In response to the pandemic, the June 2021 edition continues the ‘digital first’ approach. Like so many live events, London Fashion Week has been severely impacted by the pandemic
The British Fashion Council is hoping we’ll be back on track with the usual line-up of physical shows come September, but in the meantime LFW’s ‘digital first’ approach continues with another selection of online presentations from the capital’s designers alongside a handful of in-person events.
Held over three days, the latest edition saw 32 womenswear, menswear and accessories brands showcasing their collections on the LFW digital platform. Here are the highlights you might have missed from the June 2021 schedule…
The event kicked off on Saturday morning with a dance performance film by artist and activist Sakeema Peng Crook called Everything is Temporary. Commissioned by the BFC and directed by creative studio DBLG the short film was a celebration of the creative arts and the cultural reopening of London.
Bethany Williams’ campaign video was an emotive exploration of the power of storytelling, featuring the sustainable designer’s signature prints, bold colours and some very cute kids.
There was a definite focus on sustainability at this LFW. Generation Rewear brought together three episodes of a series presented by Vanish, looking at the impact of the fashion industry on the environment and what consumers, designers and retailers can do to make a difference.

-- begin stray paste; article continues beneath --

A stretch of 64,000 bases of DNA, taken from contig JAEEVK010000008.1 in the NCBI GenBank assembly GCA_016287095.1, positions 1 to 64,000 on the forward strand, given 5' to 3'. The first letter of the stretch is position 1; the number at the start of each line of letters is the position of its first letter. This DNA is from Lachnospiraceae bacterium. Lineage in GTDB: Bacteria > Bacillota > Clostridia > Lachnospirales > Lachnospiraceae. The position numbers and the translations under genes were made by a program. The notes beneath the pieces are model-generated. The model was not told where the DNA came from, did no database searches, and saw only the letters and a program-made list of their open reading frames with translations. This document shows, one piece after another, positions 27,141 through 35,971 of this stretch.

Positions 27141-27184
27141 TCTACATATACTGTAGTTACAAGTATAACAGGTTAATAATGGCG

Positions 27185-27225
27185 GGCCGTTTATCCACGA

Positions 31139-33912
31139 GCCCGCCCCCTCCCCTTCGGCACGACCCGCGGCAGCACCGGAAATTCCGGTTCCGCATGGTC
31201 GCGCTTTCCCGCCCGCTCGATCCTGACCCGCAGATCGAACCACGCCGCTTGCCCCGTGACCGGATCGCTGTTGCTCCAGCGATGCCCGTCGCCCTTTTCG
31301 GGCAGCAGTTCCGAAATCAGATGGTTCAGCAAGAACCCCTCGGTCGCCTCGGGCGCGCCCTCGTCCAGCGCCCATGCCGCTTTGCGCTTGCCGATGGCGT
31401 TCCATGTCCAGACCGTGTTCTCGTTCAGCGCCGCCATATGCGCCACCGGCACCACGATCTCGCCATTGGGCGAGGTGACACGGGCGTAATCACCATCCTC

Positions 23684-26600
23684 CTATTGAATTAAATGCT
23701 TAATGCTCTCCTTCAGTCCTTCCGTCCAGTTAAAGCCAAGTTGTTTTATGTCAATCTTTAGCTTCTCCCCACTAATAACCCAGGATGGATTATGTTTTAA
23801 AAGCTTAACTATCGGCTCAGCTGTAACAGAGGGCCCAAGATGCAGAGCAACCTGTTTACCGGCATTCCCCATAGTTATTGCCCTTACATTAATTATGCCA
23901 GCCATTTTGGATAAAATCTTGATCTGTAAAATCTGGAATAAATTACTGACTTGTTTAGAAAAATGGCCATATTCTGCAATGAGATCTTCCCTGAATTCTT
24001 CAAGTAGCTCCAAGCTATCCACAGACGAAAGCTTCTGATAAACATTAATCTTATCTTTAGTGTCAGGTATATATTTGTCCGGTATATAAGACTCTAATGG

One of the few physical events on the schedule, Reuben Selby (partner of Maisie Williams) held his socially distanced catwalk show at the Truman Brewery on Saturday. Called Clash, the collection was all about family and community, the designer said, and “the realisation that we’re all branches of the same tree, a realisation that sets the stage for a deeper exploration of identity.”
Fibershed: Reconnecting Fashion to Farming
Also putting eco fashion on the LFW agenda, Sunday saw the debut of a film by non-profit Fibershed featuring sheep farmers and wool manufacturers talking about the benefits – and challenges – of producing sustainable fabrics.
University of Westminster
Instead of the usual group show, BA students at the University of Westminster were tasked with presenting their collections on film. The result is a trio of shorts – Soft Focus, Modernist and Utopia/Dystopia – each with its own distinct aesthetic.
Design duo Justin Thornton and Thea Bregazzi’s short but sweet addition to the schedule showcased the Preen Resort 2022 collection, which featured the pair’s trademark florals, ruffles and sequins.